We could’ve taken a tuk tuk to get there, but we decided to travel by ferry along the Chao Phraya River. It may be a bit more time-consuming, since you have to take the BTS Skytrain to the pier, but it was more fun (I’ll tell you more about our one tuk tuk ride in Bangkok later). Another quick tip: once you get to the pier, any pier, just get in the line with the most people. Don’t try to read the signs and figure out which boat to take. Just follow the crowd! We took the boat with the orange flag, which is the cheapest. Other boats are more expensive and tourists fall for it. 

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Here are some scenes from the area around Wat Pho. We were walking around looking for a wrap I could buy, since you have to cover up at most of the temples. It makes sightseeing a somewhat miserable experience since it’s already so hot out, but hey, you have to respect local customs, even if it means sweating through all of your clothes.

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Wat Pho is a Buddhist temple complex that apparently houses the largest collection of Buddha images in Thailand (more than 1,000), including the Reclining Buddha. The Reclining Buddha measures 46 meters long and 15 meters tall, and is made of brick, plaster and gold leaves.

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There are other buildings throughout the Wat Pho complex housing other Buddhas, but what’s most impressive are the stupas scattered across the various courtyards, covered in thousands of colorful mosaic tiles.

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By this point, we were hungry, so we walked over to Tha Tien market. What a loud place! Lots of vendors selling all kinds of fresh fruit products — jackfruit, mango, watermelon, guava, pineapple, and especially durian. They LOVE durian. The vendors basically have a shouting match trying to lure visitors to their stall (watch the video below). They also sell everything from shoes/sandals to medicinal items like Tiger Balm, and have food stalls along the side where you can sit and eat street food under giant tarps. We had some tasty, cheap noodles there.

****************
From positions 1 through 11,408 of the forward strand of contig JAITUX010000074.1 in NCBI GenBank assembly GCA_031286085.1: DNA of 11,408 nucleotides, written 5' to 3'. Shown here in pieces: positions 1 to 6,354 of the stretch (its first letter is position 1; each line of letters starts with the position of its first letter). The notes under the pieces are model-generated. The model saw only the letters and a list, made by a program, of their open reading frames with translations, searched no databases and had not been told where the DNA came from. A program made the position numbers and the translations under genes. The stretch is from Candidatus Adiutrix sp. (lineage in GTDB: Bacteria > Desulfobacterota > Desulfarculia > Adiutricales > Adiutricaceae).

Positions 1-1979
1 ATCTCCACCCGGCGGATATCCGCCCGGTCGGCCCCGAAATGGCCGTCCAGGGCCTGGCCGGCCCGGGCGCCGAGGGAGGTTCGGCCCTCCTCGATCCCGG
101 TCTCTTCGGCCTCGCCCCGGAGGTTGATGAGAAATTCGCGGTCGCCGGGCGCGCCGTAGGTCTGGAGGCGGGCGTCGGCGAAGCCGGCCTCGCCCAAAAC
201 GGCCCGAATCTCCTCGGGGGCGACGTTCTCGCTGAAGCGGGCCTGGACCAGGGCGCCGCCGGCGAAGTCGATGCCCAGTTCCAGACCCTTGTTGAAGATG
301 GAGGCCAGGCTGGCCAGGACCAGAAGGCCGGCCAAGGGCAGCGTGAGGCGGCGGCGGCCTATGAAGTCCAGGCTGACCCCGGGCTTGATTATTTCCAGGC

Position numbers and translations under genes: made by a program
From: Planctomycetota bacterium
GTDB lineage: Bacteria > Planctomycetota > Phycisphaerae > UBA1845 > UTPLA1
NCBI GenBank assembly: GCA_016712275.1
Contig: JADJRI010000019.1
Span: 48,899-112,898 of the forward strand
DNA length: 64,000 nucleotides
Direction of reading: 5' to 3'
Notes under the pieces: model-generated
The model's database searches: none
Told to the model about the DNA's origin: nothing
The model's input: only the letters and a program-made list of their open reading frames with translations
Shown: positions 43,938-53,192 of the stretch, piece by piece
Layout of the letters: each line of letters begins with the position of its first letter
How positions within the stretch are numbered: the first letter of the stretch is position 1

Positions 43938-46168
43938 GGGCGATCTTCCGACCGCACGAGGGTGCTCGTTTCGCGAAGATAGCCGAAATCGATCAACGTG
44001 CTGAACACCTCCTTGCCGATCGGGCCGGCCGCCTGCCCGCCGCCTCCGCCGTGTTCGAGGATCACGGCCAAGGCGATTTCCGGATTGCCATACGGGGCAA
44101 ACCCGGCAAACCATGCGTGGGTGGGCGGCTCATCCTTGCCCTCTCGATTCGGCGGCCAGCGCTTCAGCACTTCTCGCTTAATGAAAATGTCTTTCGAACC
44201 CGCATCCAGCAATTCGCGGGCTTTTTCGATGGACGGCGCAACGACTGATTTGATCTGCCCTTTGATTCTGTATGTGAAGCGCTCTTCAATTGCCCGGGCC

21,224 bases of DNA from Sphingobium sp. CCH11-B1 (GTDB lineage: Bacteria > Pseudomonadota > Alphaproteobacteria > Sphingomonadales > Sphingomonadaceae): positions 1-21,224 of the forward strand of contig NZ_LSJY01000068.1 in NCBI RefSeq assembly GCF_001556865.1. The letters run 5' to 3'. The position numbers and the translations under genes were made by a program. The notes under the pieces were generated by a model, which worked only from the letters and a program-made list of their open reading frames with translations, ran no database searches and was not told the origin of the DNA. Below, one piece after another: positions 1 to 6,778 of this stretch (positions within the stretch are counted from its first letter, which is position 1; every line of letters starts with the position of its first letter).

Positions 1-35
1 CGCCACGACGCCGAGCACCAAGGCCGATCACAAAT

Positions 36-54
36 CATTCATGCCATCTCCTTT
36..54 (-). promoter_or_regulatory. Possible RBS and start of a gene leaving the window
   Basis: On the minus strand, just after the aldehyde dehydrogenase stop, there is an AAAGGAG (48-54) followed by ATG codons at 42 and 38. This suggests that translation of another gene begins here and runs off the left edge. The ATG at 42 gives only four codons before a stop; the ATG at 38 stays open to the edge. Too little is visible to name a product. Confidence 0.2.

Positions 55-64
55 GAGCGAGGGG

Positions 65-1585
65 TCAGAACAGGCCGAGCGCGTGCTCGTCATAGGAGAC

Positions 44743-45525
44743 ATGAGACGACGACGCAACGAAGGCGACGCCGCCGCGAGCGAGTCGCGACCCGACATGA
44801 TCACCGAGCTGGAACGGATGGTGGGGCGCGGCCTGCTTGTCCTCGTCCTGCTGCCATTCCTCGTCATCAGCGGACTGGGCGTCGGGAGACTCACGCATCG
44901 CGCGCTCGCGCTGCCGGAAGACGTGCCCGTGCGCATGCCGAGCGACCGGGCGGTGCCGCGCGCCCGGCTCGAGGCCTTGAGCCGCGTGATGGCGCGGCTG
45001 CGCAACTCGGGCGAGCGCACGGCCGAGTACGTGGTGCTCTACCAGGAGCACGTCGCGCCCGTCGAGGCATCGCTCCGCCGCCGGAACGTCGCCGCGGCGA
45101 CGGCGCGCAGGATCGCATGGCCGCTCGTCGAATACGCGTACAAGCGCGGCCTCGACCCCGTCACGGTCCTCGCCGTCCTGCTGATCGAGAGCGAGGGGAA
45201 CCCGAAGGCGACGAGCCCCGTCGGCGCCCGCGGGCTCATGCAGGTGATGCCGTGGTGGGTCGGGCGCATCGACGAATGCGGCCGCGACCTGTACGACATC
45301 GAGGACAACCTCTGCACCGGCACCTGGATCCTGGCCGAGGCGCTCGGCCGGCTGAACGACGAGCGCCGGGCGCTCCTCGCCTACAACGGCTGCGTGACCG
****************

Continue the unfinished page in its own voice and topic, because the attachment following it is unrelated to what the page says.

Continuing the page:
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With the Grand Palace being closed for the day already, we instead went for a walk and figured out how to get across the river to visit another popular temple, Wat Arun. Here are some of the things we saw along the way. Don’t miss the lizard creeping along the sidewalk (oh don’t worry, it’s nothing like the ones we saw later):

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Wat Arun is another Buddhist temple — one of over 30,000 in Thailand — named after Aruna, the Indian god of dawn. Though part of it was under scaffolding when we went, it was still beautiful and serene. We were there just before sunset and got to enjoy it almost all to ourselves, except for the small population of stray cats that calls the temple grounds home. Will made friends with them.

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We ended our day with some hearty Thai food (and American dessert) and another common sight in Bangkok: outdoor group exercising. It looks like so much fun! I love that Thai people take advantage of their evenings to go out and be active and healthy.

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For more photos from our first couple of days in Bangkok, go here.

Up next: The Grand Palace, monitor lizards, a snake farm, Lumphini Park and more.